“I think I’ll stay in touch,” Lieren said thoughtfully. “I might want to see your wedding.”

Seva blushed slightly. “Did Vladan tell everyone that?”

“Just about,” Botha said with a grin. He offered them a bow, as did their Leyan and Genevais guests. The others excused themselves, but Botha remained. “Send me a date, and I will be present, though we might have to delay it for a while, as the rebuilding is an urgent thing.”

Holland sighed. “I know.” She turned her face towards Seva. “Would it be alright if we waited a while? I think we’re going to need a couple of years for things to return to normal.”

“Aye,” Seva said gently. “I would wait an eternity if I knew thou wouldst be at the end of it.”

“She says sweet things to you,” Vladan said, sound put out. “I show up and all she says is, ‘Get out! Holland’s in no condition to be running around with you!”

“You wanted me to go drinking with you,” Holland said with a laugh. “With ‘amicable’ brawling.”

“We should have foisted thee back off on thy former magus,” Seva said, but she couldn’t stop herself from smiling at him. “Nay, I jest. ‘Twill be most fine to have thee when we make for the Imperium.”

Vladan just chuckled. “So, you ready to go meet the legions, Holland?”

Holland sighed. “I suppose we’d better get it over with,” she said. “Let’s see if I can stay on a horse with just a leg and a half.”

“Maël would not let thee fall,” Seva murmured, trying not to worry. “Mind, I would feel better if I could ride with thee and hold on thee.”

“THEY MUST SEE HER FOR WHO SHE IS FIRST,” Orobas said as he squeezed into the room. Eth doorways were large, but they were not made for a demon of his height. “THEN WE WILL SHOW THEM THE TWO OF YOU TOGETHER.”

“Yes, the burned and blind wreck of an invalid they’ve decided to make into an empress will be an incredibly imposing sight,” Holland mumbled. She stopped when she felt Seva kiss the palm of her hand, feeling a warm reminder of the fact that her lover didn’t consider her less for lacking limbs or the beauty she’d once had.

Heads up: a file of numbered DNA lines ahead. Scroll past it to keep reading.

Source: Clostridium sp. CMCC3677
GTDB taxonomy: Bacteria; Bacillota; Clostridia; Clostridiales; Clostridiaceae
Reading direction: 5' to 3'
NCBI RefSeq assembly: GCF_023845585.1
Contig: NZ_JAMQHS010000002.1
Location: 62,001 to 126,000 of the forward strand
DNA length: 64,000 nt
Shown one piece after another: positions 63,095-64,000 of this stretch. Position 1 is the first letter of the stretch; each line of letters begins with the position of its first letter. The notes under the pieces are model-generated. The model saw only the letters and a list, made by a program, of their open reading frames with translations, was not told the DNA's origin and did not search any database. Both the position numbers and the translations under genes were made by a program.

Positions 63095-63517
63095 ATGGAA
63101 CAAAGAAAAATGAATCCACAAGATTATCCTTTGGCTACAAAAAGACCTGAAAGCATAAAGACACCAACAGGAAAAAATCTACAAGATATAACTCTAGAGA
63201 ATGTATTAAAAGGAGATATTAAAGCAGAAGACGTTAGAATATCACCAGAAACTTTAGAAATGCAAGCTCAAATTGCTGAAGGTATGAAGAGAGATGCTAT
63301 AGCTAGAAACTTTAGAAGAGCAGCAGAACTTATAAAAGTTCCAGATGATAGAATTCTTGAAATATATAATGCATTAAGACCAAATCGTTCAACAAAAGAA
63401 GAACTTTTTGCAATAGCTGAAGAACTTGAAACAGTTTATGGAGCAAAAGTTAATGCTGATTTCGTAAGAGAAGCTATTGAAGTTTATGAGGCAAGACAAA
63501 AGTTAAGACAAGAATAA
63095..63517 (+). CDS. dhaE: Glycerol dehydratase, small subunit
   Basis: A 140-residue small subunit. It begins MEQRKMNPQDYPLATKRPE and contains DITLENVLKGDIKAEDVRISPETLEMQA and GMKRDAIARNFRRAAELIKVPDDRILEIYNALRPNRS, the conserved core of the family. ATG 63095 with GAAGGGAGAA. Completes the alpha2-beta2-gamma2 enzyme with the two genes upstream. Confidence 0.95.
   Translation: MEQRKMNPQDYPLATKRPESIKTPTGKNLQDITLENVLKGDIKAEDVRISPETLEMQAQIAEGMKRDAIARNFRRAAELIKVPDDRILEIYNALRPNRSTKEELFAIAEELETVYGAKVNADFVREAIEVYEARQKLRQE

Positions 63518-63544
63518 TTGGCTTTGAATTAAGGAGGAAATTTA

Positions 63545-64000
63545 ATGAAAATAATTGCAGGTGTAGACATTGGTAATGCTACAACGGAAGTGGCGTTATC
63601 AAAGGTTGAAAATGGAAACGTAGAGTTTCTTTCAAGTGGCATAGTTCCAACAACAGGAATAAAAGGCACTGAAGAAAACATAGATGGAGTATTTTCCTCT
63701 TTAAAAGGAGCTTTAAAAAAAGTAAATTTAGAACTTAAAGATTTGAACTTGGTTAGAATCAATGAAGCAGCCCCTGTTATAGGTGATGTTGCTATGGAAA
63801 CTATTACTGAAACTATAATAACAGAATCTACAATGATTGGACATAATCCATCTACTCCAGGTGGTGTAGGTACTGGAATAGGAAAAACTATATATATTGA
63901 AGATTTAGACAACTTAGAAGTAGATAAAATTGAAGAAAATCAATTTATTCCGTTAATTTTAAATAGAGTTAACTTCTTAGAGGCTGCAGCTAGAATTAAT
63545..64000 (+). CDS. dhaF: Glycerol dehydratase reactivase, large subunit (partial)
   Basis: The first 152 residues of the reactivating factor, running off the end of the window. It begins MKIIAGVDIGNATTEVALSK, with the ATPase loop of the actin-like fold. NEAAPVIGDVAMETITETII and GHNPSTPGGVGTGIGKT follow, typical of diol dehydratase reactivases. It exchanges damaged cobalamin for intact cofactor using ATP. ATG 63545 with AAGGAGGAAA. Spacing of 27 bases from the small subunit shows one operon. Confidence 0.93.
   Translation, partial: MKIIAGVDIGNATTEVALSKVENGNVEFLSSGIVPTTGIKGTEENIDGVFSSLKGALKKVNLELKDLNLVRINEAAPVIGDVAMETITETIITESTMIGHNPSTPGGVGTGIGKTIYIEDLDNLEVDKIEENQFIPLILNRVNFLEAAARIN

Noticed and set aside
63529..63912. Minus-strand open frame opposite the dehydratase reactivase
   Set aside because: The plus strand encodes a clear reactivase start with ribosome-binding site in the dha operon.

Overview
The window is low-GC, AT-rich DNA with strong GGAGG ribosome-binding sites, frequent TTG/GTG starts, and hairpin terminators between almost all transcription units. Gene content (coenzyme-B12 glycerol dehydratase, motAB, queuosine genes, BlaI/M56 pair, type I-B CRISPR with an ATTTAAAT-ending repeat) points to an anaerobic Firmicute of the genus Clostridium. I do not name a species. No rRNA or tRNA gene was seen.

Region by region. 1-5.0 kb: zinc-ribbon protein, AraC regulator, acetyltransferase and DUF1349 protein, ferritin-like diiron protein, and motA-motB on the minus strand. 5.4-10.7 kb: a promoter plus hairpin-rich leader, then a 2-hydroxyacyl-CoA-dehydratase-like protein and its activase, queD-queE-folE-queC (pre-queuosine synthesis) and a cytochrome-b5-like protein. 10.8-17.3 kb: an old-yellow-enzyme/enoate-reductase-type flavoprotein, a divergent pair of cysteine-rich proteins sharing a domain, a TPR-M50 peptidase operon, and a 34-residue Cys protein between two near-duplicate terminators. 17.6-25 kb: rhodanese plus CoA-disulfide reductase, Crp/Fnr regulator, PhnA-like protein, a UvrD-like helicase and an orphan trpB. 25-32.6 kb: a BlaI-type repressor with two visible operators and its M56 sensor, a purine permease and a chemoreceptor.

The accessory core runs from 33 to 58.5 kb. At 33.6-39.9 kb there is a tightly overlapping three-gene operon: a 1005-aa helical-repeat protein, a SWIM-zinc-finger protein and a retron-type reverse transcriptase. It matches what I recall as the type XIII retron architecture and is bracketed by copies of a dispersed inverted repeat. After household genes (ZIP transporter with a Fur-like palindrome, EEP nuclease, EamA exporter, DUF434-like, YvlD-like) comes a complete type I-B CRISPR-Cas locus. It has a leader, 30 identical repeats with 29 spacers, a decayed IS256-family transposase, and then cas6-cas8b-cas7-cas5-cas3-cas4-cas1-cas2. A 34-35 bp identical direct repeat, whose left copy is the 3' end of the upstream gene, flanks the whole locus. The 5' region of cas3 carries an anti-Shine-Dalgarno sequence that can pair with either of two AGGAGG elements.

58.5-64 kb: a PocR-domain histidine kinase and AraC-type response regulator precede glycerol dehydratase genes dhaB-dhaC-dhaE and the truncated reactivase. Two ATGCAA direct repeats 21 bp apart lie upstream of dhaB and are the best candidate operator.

“IT MIGHT INTEREST YOU THAT I MAY BE ABLE TO RESTORE YOUR MOBILITY AND AT LEAST SOME OF MANUAL DEXTERITY TO YOU,” Orobas said. “I HAVE BEGUN THE WORK OF CREATING REPLACEMENTS, AUGMENTATIONS. THEIR DEMONIC ORIGINS WILL BE CLEAR, BUT IT SEEMS MORE PROBABLE THAN NOT TO ME THAT YOU WOULD LIKE TO HAVE A LEFT ARM AND A MORE OPERATIONAL LEFT LEG AGAIN. OF COURSE, WE WILL HAVE TO WAIT UNTIL YOUR CURRENT WOUNDS HEAL TO FIT YOU WITH EITHER.”

“You would be correct,” Holland said. She could feel her spirits lifting at the thought of being able to run again and hug Seva with both arms. She hated being trapped in a bed, and it had only been for a few days.

“YOUR RELIEF IS DESIRABLE. VLADAN WILL HELP YOU TO YOUR HORSE. GO GREET YOUR IMPERIUM, HOLLAND,” Orobas said smoothly.

My Imperium, Holland thought hours later when she was sitting on horseback in front of the assembled legions, her bandaged body trembling slightly as Maël shifted underneath her. She could just see a wall of white, sparking life in front of her rather than individual people, there were so many. It stretched as far as the eyes could see. She could feel Seva’s hand on her good leg, offering a silent strength as the magnitude of everything hit her. Here she was, in front of the largest army in the world, her wounded body wrapped in gauze beneath dark silk, a wreath of olive leaves resting on her hair.

Holland raised her good hand in greeting. She could feel the electric buzz of energy in the air as clear as sorcery, hear the thunder of the cheer that picked up the very front lines and rolled back towards the rear echelons as her greeting was answered. There was so much in that roar—hope, relief, gratitude, joy. She felt like she was right where she was supposed to be: with the people who were once again her people, right beside Seva.

The world was filled with so much light.